Fewer Options for Individuals Facing Income Loss. Independent work is an important source of income for those who face income loss and unemployment.26 Therefore, the loss of independent work opportunities would cause particular harm to these more vulnerable individuals.
Fewer Options for Majority of Workers Who Prefer Independent Work. According to the Bureau of Labor Statistics, a majority of independent workers (79 percent) prefer their nontraditional job arrangements over a traditional employment arrangement. Independent work provides far more flexibility in terms of work schedule, which gives workers more freedom to choose what time and how often to work. By contrast, traditional employment often means a specified schedule (e.g., nine-to-five) and a specified quantity of work (e.g., 48 weeks a year).
Disadvantage Women’s Employment Opportunities. Restricting independent work opportunities and reclassifying independent work as traditional employment would disadvantage women, many of whom tend to be the primary caregivers in their families and turn to independent work for the flexibility they need in their work schedules. Survey research reveals that 96 percent of women preferred to participate in independent work precisely because they need the flexibility in working hours.
Hamper Workers Who Had Contact with the Criminal Justice System. Restricting independent work would disproportionately harm the criminal justice population, because recent evidence shows that the gig economy provides an important avenue to work for those who previously had a criminal record.
Unduly Constraint Small, Innovation-Driven Technology Startups. Restricting independent work would harm small technology startups that rely on independent workers. In a survey of technology startup CEOs, 57 percent indicated that the use of contract labor is an indispensable or essential part of their business model, and 39 percent indicated that its highly valuable to their business models. Executives said that they required contract labor because they needed individuals with specialized talent or for one-off projects (69 percent) or because they needed flexibility, given the risk associated with early stage development (60 percent).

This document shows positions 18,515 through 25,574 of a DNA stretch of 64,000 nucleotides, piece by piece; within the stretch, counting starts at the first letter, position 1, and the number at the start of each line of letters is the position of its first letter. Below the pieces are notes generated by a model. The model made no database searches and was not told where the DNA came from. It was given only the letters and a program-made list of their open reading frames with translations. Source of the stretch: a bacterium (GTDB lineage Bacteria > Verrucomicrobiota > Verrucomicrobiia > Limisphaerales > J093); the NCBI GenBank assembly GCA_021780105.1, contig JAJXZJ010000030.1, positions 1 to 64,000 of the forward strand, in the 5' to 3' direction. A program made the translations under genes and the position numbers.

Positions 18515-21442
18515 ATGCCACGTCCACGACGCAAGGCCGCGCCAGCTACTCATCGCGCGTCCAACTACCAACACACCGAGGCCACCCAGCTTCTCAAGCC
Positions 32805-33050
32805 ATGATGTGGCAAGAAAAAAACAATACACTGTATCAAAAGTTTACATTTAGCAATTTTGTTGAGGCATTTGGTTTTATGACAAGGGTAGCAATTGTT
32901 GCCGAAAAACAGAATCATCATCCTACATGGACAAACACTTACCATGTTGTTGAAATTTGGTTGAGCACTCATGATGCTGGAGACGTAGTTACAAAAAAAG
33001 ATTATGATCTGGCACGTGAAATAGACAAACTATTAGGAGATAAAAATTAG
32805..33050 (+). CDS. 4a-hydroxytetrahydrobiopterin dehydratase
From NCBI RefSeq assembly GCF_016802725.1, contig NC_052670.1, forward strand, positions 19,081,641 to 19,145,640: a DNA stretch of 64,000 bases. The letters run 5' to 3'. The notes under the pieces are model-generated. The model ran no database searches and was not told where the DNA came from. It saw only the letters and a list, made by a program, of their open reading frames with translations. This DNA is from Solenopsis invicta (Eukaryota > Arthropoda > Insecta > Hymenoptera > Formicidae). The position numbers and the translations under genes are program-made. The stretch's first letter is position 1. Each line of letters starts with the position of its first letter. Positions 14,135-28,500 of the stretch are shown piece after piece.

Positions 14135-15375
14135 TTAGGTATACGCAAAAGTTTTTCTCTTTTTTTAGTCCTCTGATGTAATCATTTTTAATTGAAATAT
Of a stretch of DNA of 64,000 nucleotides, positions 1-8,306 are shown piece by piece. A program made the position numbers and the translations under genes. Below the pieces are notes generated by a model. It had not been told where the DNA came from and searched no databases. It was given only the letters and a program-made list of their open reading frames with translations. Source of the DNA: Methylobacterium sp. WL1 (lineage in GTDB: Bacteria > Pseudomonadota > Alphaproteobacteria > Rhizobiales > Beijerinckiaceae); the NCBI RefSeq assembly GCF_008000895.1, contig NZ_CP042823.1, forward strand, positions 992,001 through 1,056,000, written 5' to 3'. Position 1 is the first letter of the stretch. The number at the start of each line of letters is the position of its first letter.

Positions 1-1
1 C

While reclassification efforts may benefit the smaller fraction of workers who prefer to be full-time employees and will be extended an employment opportunity, it would harm the majority of the independent workforce, especially women and individuals who previously had a criminal record.
A Better Way Forward: Flexible Benefits for a Flexible Workforce
To welcome the workers in a diversity of roles, who may value or require job flexibility and who are leading the way toward more creative and entrepreneurial ways of working, policy reforms are needed to pave the way for portable benefits. Indeed, 80 percent of self-employed workers would like flexible, shared, or portable benefits. These are benefits tied to the worker, rather than attached to an employer.
The fundamental problem is that by its very design, all workplace benefits are tied to only one form of work: the employment relationship. Current laws in the United States restrict organizations, businesses, and individuals from providing independent contractors with benefits precisely because these benefits—healthcare, retirement, vacation days, paid or sick leave, or parental benefits—have conventionally been tied to employer-employee relationships. If an organization were to provide benefits to their independent contractors, those workers would likely have to be reclassified as employees and thus lose their independence and flexibility.